Institute: ONC | Component: 1 | Unit: 8 | Lecture: b | Slide: 9
Institute:Office of National Coordinator (ONC) Workforce Training Curriculum
Component:Introduction to Health Care and Public Health in the U.S.
Unit:Public Health - Part 2
Lecture:Bioterrorism, Agricultural Terrorism, Chemical Terrorism, Nuclear Terrorism
Slide content:CDC Bioterrorism Categories Category A: Highest Risk Category B: Next Highest Risk Category C: Emerging Pathogens Easily transmitted between people High death rates (mortality) Could cause public panic Require special public health preparedness response Moderately easy to spread Moderate illness rates, low death rates Response would require specific enhancements of existing laboratory capacity; enhanced monitoring systems Easily available and spread Potential for high illness (morbidity) and death (mortality) rates and major health effect Examples: Anthrax, Botulism, Pneumonic Plague, Smallpox, Tularemia, Ebola Examples: Ricin Toxin, Brucellosis, Q Fever, Typhus, food and waterborne pathogens Examples: Nipah Virus, Hantaviruses, Yellow Fever, Multidrug-resistant Tuberculosis Table 8.1. CDC Bioterrorism categories. Based on NIAID, 2016. 9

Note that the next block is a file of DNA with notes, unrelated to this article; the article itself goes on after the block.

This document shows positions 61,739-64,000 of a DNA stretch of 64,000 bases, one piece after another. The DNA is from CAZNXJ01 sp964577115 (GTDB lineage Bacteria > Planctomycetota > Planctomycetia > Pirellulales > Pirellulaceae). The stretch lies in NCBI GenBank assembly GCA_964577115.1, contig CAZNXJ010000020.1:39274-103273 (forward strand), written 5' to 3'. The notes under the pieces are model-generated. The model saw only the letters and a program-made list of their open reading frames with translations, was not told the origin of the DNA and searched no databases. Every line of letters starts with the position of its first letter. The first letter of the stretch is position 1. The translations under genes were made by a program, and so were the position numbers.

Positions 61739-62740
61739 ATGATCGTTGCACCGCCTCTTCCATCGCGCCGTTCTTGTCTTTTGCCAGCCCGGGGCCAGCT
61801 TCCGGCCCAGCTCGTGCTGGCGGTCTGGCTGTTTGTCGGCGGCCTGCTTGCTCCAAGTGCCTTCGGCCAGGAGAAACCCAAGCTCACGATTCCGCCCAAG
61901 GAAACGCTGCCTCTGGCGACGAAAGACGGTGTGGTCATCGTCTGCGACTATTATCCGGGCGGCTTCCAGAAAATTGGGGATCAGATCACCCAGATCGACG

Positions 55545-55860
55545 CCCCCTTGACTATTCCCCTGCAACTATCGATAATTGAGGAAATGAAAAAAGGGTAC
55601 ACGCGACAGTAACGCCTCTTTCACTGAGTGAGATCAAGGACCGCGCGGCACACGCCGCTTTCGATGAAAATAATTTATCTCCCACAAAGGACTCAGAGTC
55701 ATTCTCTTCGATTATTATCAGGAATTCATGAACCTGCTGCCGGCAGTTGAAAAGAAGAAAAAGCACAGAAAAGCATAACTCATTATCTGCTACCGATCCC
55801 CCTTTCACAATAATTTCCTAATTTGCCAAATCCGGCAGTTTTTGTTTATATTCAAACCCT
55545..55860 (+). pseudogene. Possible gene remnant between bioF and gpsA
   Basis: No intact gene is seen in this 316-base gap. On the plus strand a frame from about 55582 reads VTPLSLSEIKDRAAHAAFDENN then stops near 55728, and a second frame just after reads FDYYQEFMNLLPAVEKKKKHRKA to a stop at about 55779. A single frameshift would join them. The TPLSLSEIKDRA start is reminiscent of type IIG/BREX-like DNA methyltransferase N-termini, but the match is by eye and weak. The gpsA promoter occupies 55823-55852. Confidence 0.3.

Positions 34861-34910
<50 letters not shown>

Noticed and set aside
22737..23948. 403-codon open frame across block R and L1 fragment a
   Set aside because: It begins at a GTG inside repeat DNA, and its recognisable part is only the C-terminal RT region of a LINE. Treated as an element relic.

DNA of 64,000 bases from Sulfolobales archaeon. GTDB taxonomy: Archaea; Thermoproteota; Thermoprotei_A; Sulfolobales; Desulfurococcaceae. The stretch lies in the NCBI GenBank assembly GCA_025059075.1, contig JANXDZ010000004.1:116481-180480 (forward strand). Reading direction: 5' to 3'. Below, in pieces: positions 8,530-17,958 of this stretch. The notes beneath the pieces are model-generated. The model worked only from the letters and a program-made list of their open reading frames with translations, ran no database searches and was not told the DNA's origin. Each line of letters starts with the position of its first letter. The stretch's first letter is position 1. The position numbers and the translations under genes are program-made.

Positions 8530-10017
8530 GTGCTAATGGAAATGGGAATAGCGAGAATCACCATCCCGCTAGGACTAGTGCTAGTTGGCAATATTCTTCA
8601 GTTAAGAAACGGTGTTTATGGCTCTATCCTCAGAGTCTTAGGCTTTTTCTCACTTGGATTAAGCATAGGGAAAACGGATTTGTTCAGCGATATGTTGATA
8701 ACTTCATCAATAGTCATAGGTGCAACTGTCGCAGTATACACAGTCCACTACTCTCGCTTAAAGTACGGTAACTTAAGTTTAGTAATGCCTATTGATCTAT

Slide notes:Bioterrorism agents are categorized by CDC according to their ease of transmission and severity. The highest risk is Category A these agents are easily transmitted and have high mortality. Examples include anthrax and botulism. Category B agents are the next highest risk they are moderately easy to spread and cause moderate illness rates. An example is ricin toxin. Category C agents are the third highest risk these emerging pathogens are easily available and have the potential for high illness rates. Examples include the Hantaviruses and multi-drug resistant Tuberculosis. 9